Back issues

Volume 24, Issue 4 – 05 November 2018

Volume 24, Issue 4 – 05 November 2018
New Scientific publication – started delivery on November 05, 2018

Full Text | PDF (1,6 MB)

Jayasimhan Praveenraj, Arumugam Uma, John Daniel Marcus Knight, Nallathambi Moulitharan,
Shankar Balasubramanian, Kinattumkara Bineesh and Heiko Bleher: Channa quinquefasciata, a new speciesof snakehead (Teleostei: Channidae) from Torsa River, North Bengal, India, pp.141-152

Channa quinquefasciata, a new species of snakehead from Torsa River, West Bengal, differs from all congeners by possessing a unique greyish to chrome-yellow body colour, with five black oblique bands horizontally along the upper half of the lateral body, dorsal-fin membrane with three rows of multiple black to brown oblong spots running horizontally along the whole fin length, and caudal-fin membrane alternating with <-shaped black spots arranged transversely. Genetically, the closest congener of C. quinquefasciata is C. stewartii from which it differs by K2-P sequence distance of 6.8-7.0%, and morphologically by the absence of numerous black spots on the flanks vs. presence, fewer dorsal-fin rays (33-35 vs. 38-40), fewer caudalfin rays (12 vs. 13), and fewer mid-row lateral-line scales (10-13 vs. 14-16).

Full Text | PDF (308 KB)

Channa quinquefasciata, coloration of live specimens A. Lateral and dorsal view

Jayasimhan Praveenraj, Arumugam Uma, Nallathambi Moulitharan and Heiko Bleher: Channa bipuli, a new species of snakehead (Teleostei: Channidae) from Assam, northeast India, pp. 153-166

Channa bipuli, a new species of colorful snakehead from Assam, Northeast India, is distinguished from all its congeners by possessing a unique bluish dorsum, 25-32 minute, well defined black spots on post-orbital region, inter-orbital region with fewer, dull black spots, lower jaw under-surface with minute black to brown spots, and numerous black spots on dorsum. Channa bipuli morphologically resembles C. pardalis described from West Khasi Hills, Meghalaya, however differs from the latter species by presenting caudalfin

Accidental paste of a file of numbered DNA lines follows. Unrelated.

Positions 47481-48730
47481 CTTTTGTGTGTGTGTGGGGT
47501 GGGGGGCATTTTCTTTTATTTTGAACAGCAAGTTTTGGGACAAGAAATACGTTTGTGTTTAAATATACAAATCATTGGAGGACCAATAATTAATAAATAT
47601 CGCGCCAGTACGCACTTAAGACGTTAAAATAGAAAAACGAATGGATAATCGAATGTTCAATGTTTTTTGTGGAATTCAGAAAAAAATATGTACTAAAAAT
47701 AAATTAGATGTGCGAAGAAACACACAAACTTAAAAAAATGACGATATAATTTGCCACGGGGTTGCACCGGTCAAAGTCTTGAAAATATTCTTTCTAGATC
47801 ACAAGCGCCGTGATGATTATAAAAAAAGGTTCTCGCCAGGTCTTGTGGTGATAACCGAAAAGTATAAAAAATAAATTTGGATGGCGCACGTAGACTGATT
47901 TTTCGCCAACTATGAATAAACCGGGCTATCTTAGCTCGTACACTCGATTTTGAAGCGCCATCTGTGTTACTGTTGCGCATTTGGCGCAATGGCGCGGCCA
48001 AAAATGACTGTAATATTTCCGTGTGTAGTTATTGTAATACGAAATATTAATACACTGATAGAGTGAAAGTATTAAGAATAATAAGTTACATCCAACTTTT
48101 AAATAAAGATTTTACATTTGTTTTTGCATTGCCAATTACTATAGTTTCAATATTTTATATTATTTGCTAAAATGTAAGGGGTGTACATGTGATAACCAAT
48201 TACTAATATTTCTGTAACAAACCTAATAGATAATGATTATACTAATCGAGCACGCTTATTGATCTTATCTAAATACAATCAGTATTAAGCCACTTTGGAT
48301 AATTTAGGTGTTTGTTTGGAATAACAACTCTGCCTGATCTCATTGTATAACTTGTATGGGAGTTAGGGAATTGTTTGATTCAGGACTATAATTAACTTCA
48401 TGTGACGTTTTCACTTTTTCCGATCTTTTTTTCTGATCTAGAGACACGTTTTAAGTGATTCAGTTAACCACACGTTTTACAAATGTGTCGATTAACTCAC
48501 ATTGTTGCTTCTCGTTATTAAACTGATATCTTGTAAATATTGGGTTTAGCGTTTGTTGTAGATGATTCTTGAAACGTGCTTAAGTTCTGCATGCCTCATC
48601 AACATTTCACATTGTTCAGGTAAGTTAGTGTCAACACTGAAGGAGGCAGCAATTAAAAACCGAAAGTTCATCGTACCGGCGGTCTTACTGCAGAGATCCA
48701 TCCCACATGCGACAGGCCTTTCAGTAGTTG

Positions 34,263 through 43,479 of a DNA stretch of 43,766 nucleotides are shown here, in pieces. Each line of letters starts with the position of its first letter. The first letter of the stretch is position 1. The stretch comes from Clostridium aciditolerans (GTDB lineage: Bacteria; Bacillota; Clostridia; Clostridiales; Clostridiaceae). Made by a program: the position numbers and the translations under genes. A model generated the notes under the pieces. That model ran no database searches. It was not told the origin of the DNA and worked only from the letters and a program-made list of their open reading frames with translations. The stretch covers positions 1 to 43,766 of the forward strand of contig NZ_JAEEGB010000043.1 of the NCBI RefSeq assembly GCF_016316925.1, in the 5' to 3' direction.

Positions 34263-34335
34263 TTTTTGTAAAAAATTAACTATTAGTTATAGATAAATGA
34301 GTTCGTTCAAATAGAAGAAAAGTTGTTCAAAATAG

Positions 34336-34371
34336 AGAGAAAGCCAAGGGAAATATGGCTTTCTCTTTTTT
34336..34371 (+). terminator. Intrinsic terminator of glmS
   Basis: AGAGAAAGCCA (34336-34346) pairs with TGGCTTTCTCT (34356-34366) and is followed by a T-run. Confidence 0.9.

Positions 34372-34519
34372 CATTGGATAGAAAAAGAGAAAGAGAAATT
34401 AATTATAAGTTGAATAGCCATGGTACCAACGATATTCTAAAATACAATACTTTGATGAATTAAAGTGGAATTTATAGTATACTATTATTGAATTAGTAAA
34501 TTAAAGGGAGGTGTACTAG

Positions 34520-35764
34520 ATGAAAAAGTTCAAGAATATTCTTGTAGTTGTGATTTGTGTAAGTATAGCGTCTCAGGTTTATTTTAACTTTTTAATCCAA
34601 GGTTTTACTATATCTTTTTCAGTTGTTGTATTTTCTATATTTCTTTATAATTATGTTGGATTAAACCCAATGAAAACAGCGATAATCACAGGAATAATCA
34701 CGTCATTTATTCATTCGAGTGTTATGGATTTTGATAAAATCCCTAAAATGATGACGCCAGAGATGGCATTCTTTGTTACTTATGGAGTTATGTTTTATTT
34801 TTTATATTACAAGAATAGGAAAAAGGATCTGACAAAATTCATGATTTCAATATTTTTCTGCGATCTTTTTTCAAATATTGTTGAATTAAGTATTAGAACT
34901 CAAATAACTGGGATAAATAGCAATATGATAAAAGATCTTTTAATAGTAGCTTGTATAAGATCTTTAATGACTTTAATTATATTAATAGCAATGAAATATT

rays devoid of transverse bands (vs. caudal-fin rays with brown transverse bands). It further differs in some osteological features, i.e., by presenting the fifth ceratobranchial slender with erect, canine-like teeth (vs. large inwardly, curved, conical teeth), and palatine elongated with five rows of teeth (vs. two rows of teeth). The genetic distance based on cox1 gene sequences between C. bipuli and C. pardalis is 4.2%, supporting the conclusion that both are distinct species.

Full Text | PDF (473 KB)

Channa bipuli, female, 100.0 mm SL, uncatalogued aquarium specimen. Photo credits: Beta Mahatvaraj.

Hamed Mousavi-Sabet, Saber Vatandoust and Heiko Bleher: An updated checklist of fishes from the Iranian portion of the of Harirud/Tedzhen River basin, pp. 167-184

The Harirud or Tedzhen River basin is an international endorheic basin at the border of Afghanistan, Iran and
Turkmenistan. The present article provides an updated checklist on fish fauna in the Iranian portion of the basin. The confirmed fish fauna comprises 27 species in 22 genera, 7 families, 5 orders, and one class. The most diverse family is the Cyprinidae with 19 species, followed by Nemacheilidae, with 3 species. Five families are represented by a single species. Sixteen species recorded from the Harirud River basin are exotic. Luciobarbus cf. capito is reported for the first time from the basin in Iran.

Full Text | PDF (721 KB)

Map of the Harirud River basin, at the border of Afghanistan, Iran and Turkmenistan.

Previous post


Next post


The Author



No Comment

Leave a reply